My youngest daughter Hannah, who’s in her early twenties, coaches girls’ softball, so my husband and I occasionally go out and watch a game on a summer evening to support her and her team. We did that last night and watched these 12- and 13-year-olds run around a field, attempting to catch and throw and hit and make it safe home. On the surface, it was idyllic, so lovely and simple and sweet. A beautiful summer moment in middle America.
However, I was a 12-year-old girl once myself, so watching them, all at various stages of shedding their childhood and moving into the next phase of their lives, made me think about myself at that age. And here’s the truth. I didn’t feel lovely and simple. I felt awkward and ugly, betrayed by my body, emotionally bereft, jumbled and unsettled, sad, angry and lonely. Somehow, I suspect, just beneath the surface, a few of those girls from last night might have been feeling a little of that too.
I remember one summer evening in particular – I was at a park too, not to play softball, but for a church picnic. And from the outside – I don’t know what I was conveying. I was good at hiding, so probably not much. But inside I was close to tears, close to screaming in agony from how gross and unlovely I felt. I couldn’t quite imagine how I was going to get through my life, at that point. I felt ready to give it up, lie down and die.
But I was going through the motions, pretending all was good, keeping watch over a bunch of the toddlers, so their parents could enjoy the picnic, and frankly, because I had nothing else to do. No one else seemed to notice me or want to spend any time with me. Suddenly, one of the young moms came over to me, I thought to check in on her 2-year-old. But this woman, MaryAnn, who also happened to be my Sunday School teacher that year, just stood next to me and touched my arm. I looked up at her and she said, “Lenora, I really like you.”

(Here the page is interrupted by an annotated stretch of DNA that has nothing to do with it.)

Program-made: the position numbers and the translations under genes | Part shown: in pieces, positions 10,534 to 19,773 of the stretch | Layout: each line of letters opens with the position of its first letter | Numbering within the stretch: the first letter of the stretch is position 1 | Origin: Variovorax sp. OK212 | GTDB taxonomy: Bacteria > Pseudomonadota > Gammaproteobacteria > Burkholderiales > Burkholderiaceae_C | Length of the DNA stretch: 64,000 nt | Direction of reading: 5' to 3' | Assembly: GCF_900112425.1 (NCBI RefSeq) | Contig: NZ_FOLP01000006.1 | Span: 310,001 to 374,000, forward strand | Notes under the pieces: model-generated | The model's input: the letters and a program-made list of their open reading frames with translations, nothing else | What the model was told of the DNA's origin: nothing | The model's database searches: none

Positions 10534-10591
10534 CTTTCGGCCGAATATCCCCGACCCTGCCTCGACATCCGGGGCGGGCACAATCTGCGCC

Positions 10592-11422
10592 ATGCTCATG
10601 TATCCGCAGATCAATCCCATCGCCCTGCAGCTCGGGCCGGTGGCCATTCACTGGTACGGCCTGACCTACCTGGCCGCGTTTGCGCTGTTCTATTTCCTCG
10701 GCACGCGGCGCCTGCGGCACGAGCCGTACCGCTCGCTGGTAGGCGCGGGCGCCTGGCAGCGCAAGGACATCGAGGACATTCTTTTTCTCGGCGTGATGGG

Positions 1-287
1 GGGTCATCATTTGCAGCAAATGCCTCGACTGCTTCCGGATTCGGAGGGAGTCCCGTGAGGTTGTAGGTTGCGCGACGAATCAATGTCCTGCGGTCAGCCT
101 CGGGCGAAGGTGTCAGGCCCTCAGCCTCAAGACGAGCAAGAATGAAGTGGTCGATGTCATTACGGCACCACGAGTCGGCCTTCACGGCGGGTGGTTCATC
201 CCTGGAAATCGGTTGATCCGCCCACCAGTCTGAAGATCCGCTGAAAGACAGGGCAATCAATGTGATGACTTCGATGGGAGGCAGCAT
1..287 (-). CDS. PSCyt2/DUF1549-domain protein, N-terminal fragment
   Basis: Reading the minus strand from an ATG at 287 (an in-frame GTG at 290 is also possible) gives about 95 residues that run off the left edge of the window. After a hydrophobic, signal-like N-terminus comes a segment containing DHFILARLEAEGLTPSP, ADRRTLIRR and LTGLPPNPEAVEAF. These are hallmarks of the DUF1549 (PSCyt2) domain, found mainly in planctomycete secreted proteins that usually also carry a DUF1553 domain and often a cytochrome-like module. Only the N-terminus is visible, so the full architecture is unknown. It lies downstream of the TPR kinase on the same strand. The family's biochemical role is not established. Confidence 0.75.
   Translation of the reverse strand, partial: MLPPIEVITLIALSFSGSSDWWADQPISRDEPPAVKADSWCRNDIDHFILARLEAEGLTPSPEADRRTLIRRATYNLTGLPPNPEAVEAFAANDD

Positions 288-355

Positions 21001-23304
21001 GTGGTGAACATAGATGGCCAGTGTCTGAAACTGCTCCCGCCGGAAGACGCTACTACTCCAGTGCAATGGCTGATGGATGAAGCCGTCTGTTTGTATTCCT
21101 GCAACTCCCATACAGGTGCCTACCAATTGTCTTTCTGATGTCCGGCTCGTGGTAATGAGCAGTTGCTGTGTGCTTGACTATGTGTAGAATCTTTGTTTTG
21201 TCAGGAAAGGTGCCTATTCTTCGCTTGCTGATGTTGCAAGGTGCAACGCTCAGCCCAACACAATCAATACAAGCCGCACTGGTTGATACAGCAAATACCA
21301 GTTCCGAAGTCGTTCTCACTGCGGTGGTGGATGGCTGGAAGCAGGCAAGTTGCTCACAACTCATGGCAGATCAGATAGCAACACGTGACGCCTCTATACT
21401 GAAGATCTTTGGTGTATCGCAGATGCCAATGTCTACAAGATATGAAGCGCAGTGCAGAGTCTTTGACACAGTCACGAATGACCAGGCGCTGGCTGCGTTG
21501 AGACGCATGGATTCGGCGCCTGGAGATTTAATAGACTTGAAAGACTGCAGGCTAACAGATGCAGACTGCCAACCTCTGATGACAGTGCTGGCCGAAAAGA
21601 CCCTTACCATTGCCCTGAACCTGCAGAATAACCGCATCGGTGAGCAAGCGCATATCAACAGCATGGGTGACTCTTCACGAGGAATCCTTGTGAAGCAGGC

“What?” I asked. “What did I do?”
“Nothing,” MaryAnn said. “I just really like you.”
I’ve never forgotten that moment. It was just a few seconds, but it’s stayed with me all my life. That small gesture, those few words, broke through the despair I was slogging through, and gave me a little hope to hold on to.
Maybe things would be all right. Maybe I would be all right. Be safe. Find home.
I woke up this Saturday morning thinking about MaryAnn and all the Sunday School teachers I had along the way, all the ones I’ve known and others I’ve watched from afar, all who inspired me to teach Sunday School myself a time or two. Also all the church school teachers I don’t know personally but who will be up and out the door early this coming Sunday morning, who will be out there, in smelly basements and hot little attic rooms in all kinds of churches, across every denomination, hugging kids and feeding them snacks and telling them stories and wiping their noses and holding them when they’re scared.
I woke up thinking about Sunday School teachers and it hit me – I never said thank you.
I never said thank you for the hours of preparation and sacrifice, for how they shared their creativity and passion, not perfectly, but wholeheartedly. How they gave themselves, heart and soul and mind and strength, to help a bunch of kids who were not their own.
When I look back, what they did, week after week, was amazing. And hard. I know because I’ve tried it myself. It takes a lot out of you. And frankly, too often, you don’t always get a lot of kudos for doing it.
All those teachers I had growing up, all along the way, yes, mostly women, with names like MaryAnn and Sandy and Mary Lee and Judy and Rebecca… none of them did this for the money, because, of course, there was no money in it. They did it because they cared. Because they cared about kids who were not their own, kids who they may never have met before, and who they may not have always liked or agreed with, and who might have, on occasion, made them cry by asking thorny theological questions or just by their downright rudeness (and I’m so sorry about that…).
And who maybe never said thank you.
These were the imperfect-but-doing-their-best saints (which, I believe are the only kind of saints there are) who taught me the Great Commandment – love God and love your neighbor as yourself. Who told me that God loves every child on this earth – and taught me to sing that old song: